Friday, 24 May 2013

Accountability That Rests On “Tell Me More”

A significant responsibility of those in leadership is to hold others accountable for their opinions and/or for actions they have taken.  Holding others accountable is a difficult task at best and at worst, it leaves those with whom we are working feeling dismayed or even destroyed.  Is it possible to hold someone accountable while allowing them to walk away from our conversation with them with their head held high?  I offer the following phrase as a starting point:  “Tell me more.”

Let us assume that you are leading a meeting and someone at this meeting has offered an opinion with which you disagree.  And let assume that the opinion that was offered was laced with an ounce or two of bitterness, possibly over a decision that did not go as the speaker had anticipated.  Our temptation in these moments is simply to respond to the statement that was made, offering information and possibly defending the decision that was made.  The problem with this approach is that as we defend our position, the speaker tends to become defensive as well.  And in their defensiveness, the speaker entrenches into his/her position.  Further, the speaker has not been effectively held accountable for the opinion they offered – an opinion sometimes based on limited information.
Alternately, let us consider the impact of the phrase:  “Tell me more.”  When the speaker offers their opinion and we respond with a curious question or an invitation for them to tell us more, two things happen:   
1) The speaker must back up their opinion with more information – this is a form of inviting accountability on the part of the speaker for the statement he/she has just made.  
 2)  As the speaker shares more about his/her opinion, he/she is more likely to feel heard, especially if we listen well.
Most people do not actually need to agree with the decision that was made.  What they do need is to feel as though they have been heard – that they have had a voice in whatever issue is being addressed.  “Tell me more” not only ensures people feel heard, in the process it also holds the speaker accountable for the opinion he/she is offering – but doing so in a way that meets the speaker’s need (to be heard) and your own need (to encourage accountability) at the same time.  For a three word phrase, this is not a bad deal at all.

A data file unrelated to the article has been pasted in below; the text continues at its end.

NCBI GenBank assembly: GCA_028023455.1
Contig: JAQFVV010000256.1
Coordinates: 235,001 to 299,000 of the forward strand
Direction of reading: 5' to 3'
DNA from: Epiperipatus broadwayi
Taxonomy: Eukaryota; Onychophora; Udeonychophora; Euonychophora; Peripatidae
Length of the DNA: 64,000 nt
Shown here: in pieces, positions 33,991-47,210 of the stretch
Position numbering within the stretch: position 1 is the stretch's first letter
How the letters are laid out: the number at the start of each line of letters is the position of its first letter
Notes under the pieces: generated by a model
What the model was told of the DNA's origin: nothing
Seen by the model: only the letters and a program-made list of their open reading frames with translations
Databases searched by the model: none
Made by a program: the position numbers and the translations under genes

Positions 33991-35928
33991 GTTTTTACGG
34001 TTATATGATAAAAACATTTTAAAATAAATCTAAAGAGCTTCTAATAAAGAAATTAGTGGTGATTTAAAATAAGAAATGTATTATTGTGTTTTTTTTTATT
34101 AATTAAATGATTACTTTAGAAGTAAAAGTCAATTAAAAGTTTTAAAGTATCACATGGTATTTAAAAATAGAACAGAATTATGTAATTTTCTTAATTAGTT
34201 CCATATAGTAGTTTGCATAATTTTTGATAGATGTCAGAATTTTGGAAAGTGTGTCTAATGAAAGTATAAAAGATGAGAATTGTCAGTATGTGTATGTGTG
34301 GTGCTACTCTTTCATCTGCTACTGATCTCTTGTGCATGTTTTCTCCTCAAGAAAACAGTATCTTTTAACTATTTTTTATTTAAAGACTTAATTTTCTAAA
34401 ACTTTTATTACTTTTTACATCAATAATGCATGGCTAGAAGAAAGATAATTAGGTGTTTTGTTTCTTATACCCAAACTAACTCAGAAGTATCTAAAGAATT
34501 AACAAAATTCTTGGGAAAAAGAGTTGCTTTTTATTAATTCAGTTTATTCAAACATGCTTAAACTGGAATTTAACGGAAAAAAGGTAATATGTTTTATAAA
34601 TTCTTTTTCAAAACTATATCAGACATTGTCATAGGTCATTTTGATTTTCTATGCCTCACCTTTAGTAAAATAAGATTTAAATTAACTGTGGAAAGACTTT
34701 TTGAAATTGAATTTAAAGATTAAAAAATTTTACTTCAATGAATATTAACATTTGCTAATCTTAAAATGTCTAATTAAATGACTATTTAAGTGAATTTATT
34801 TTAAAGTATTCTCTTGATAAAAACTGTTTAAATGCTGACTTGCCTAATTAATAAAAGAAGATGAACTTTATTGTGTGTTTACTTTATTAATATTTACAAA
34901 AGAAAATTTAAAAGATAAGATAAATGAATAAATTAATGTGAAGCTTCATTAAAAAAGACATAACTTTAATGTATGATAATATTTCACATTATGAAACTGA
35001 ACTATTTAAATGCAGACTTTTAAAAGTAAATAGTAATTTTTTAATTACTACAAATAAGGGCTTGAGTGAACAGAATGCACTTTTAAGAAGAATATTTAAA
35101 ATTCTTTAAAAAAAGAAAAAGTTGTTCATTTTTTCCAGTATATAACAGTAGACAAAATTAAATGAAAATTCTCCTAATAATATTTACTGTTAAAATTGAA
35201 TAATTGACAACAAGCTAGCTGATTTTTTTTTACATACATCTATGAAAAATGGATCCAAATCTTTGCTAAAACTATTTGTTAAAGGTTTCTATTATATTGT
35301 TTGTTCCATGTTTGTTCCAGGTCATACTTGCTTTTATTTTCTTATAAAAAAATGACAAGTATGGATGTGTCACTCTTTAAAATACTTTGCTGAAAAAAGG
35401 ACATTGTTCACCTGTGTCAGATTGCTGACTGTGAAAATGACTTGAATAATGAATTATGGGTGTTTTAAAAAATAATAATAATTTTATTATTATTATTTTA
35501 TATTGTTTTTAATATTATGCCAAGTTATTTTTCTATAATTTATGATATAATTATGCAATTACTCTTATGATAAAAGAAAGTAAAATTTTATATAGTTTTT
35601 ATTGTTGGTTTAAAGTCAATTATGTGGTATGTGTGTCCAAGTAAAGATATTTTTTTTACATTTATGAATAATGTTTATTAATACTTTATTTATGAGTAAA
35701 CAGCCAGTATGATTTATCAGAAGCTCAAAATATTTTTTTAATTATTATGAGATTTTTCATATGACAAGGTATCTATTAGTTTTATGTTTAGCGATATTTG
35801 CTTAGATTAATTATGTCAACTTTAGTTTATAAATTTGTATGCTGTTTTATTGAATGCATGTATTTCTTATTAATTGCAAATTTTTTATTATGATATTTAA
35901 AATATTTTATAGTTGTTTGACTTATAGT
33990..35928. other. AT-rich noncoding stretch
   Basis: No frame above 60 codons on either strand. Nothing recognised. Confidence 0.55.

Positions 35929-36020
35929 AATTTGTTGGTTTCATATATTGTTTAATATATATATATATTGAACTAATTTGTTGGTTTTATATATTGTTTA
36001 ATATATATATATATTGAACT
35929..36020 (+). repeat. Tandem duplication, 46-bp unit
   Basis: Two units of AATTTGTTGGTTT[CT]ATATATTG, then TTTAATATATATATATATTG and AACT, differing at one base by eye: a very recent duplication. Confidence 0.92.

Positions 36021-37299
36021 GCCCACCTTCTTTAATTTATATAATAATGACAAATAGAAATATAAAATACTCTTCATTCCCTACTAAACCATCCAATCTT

Monday, 13 May 2013

Leadership & Unconditional Positive Regard

In my work, I spend a lot of time thinking about leadership and the impact of leaders on organizational life.  For quite some time now, I have found myself saying the following to the people with whom I work who are seeking to enhance their leadership and/or to become facilitators:  Love the people you are leading.  In fact, in my more bold moments I have been known to say:  If you don’t love the people you are leading, you have no business being in leadership.  This may sound pithy and trite or it may sound too “soft” for the business world, but I believe that if we allow ourselves to really live into this statement, the impact on us and those around us will be profound. 

Recently a student reminded me that the psychologist Carl Rogers more or less said the same thing when he advocated relating to one’s client through the lens of unconditional positive regard.  What Rogers believed and what I have found to be true is that when people recognise themselves as valued unconditionally they are much more likely to change than when these same people are only cared for conditionally.  Rogers, of course, was referring to the therapist-client relationship.  From my experience, the same can be said of the leader – subordinate relationship.  Leaders, like therapists, are frequently engaged in seeking to support and/or challenge another’s behaviour.  The problem is that people who do not feel genuinely accepted as they are will frequently respond to their leader with resistance and defensiveness.  The great irony is that the more we accept people as they are, the more they will feel free to change to become the person they could be.
This does not mean that underperforming is ok.  It also does not mean that we accept poor behaviour in the workplace.  It does mean, however, that the people we lead will more likely reach the high bar we set when they know in their bones that we first accept them as they are.